Low Level of Power Steering Fluid: Leakage of the power steering fluid causes a low level of steering fluid. And produces a large space for air interruption. Air reacts with the steering fluid and causes severe damage.

2. Dilution of Water in Power steering fluid:

Mixing water with the power steering fluid also causes the fluid to become milky and foamy. Water also produces water bubbles in the steering fluid and reduces its efficiency in lubricating the parts of the steering system. Water dilution also occurs due to some damaged parts of the steering system.

Broken Power Steering Reservoir Cap: The power steering reservoir cap prevents water infiltration with the power steering fluid. But a cracked reservoir can not function, and water enters the power steering pump.

Symptoms of Milky Power Steering Fluid – Don’t Miss the Third One:

Knowing what happens when the power steering fluid becomes foamy and milky is important. Some symptoms are explained below so that you can recognize your exact problem.

Whining Noise:

Due to milky power steering fluid, whining noises are produced from the engine side. You must stop your car and check the power steering fluid if you hear any engine noise. But whining noise is not the exact symptom of milky steering fluid; it can also be produced due to low steering fluid levels.

Burning Smell:

Milky power steering fluid causes the engine. Due to overheating, the fluid in the steering pump produces a burning smell. If you smell any burning, you must check the steering fluid.

Difficulty in Turning the Steering Wheel:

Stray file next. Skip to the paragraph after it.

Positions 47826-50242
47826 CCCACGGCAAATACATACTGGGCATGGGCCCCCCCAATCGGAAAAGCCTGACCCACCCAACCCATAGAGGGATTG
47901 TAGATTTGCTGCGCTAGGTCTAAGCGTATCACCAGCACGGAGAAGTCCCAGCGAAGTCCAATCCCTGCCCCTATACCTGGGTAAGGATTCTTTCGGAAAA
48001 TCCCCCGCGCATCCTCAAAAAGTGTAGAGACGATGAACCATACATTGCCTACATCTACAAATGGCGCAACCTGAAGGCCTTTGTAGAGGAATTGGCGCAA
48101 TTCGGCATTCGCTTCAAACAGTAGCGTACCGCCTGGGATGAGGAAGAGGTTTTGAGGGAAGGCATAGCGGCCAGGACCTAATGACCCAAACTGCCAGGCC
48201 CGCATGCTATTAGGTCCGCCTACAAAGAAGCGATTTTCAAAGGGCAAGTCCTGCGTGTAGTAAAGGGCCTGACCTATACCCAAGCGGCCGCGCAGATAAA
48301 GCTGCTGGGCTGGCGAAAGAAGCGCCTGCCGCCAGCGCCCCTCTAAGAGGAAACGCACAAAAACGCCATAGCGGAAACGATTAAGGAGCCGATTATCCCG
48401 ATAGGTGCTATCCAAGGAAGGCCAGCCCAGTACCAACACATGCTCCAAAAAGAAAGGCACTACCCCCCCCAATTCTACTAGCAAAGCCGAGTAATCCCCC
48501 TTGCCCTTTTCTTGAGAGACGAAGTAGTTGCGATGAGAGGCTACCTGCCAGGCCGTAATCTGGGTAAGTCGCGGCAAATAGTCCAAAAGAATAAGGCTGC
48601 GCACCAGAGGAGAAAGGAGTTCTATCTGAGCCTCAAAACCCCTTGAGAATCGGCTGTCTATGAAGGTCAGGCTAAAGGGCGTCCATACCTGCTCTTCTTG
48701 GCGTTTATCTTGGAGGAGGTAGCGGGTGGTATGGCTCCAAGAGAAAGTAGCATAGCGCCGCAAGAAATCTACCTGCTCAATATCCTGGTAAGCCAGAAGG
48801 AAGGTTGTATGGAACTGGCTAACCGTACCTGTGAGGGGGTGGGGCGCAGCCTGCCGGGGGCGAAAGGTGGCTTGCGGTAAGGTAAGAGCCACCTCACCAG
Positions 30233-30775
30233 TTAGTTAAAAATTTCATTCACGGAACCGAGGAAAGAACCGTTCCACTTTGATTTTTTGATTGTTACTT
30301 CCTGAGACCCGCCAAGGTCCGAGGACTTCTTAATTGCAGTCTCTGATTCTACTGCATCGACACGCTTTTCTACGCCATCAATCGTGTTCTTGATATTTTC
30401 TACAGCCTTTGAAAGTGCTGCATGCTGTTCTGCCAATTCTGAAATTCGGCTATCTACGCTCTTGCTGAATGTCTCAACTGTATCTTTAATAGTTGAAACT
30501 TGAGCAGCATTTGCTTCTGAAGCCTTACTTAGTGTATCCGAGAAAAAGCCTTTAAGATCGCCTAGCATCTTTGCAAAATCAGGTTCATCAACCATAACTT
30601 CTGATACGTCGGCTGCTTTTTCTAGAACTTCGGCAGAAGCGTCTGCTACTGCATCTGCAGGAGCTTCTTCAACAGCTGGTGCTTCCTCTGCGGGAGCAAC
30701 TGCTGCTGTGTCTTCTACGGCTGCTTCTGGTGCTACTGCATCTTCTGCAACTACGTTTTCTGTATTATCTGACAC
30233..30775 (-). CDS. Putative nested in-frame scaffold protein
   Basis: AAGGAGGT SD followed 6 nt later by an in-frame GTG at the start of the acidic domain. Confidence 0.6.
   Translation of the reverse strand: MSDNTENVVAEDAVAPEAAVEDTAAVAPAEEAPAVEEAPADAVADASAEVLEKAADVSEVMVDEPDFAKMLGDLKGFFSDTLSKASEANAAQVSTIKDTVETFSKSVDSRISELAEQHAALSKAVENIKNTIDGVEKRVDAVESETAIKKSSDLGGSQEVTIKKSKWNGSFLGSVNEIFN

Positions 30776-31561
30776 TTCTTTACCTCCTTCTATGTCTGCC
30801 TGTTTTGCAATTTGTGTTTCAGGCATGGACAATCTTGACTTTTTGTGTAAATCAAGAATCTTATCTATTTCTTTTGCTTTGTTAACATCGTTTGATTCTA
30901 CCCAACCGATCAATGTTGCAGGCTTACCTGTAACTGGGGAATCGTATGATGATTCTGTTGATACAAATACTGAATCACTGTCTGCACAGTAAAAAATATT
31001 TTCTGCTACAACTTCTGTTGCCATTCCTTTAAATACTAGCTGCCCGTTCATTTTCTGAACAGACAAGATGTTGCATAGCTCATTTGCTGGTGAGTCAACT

Pure hydraulic power steering system works on steering fluid. If there is any problem with the steering fluid, it makes it difficult to steer the car. And you can lose control of the car, which will be dangerous. So, stop your car and check for any damage.

Leaking Fluid:

Leakage of power steering fluid can also be a symptom of milky power steering fluid. Inspect your car carefully to prevent further damage if you notice any stains under the car.

Fixes of milky power steering fluid:

According to my experience, if your power steering fluids turn milky, you should take serious action. Don’t try to drive your car in this situation.
You can fix your milky power steering fluid issue by following these steps.

1. Locate the Damaged Part:

First, locate the broken steering system part allowing air or water to enter the steering pump. It may be any part of the steering system, such as the steering pump, power steering lines, pipes, hoses, or seals.

To find the broken part, open the pump cap, wait for the bubbles to settle, and inspect the steering system.

2. Replace the damaged part:

Once you find the broken part, you have to replace it. Before replacing, drain out all the milky fluid.

Add new steering fluid:

When you replace the fluid, add the new fluid to the steering system according to your car’s specifications. Then test a drive to check whether the steering is working properly.

Video Guide:

Conclusion:

Contamination of power steering fluid with water or air can turn the power steering fluid into a milky color. It causes the steering to be struck at a place or not work properly, which can be life-threatening.

Regular maintenance of the steering system is required to prevent such types of issues. Try to change your power steering fluid every 45000-80000 miles for proper functioning.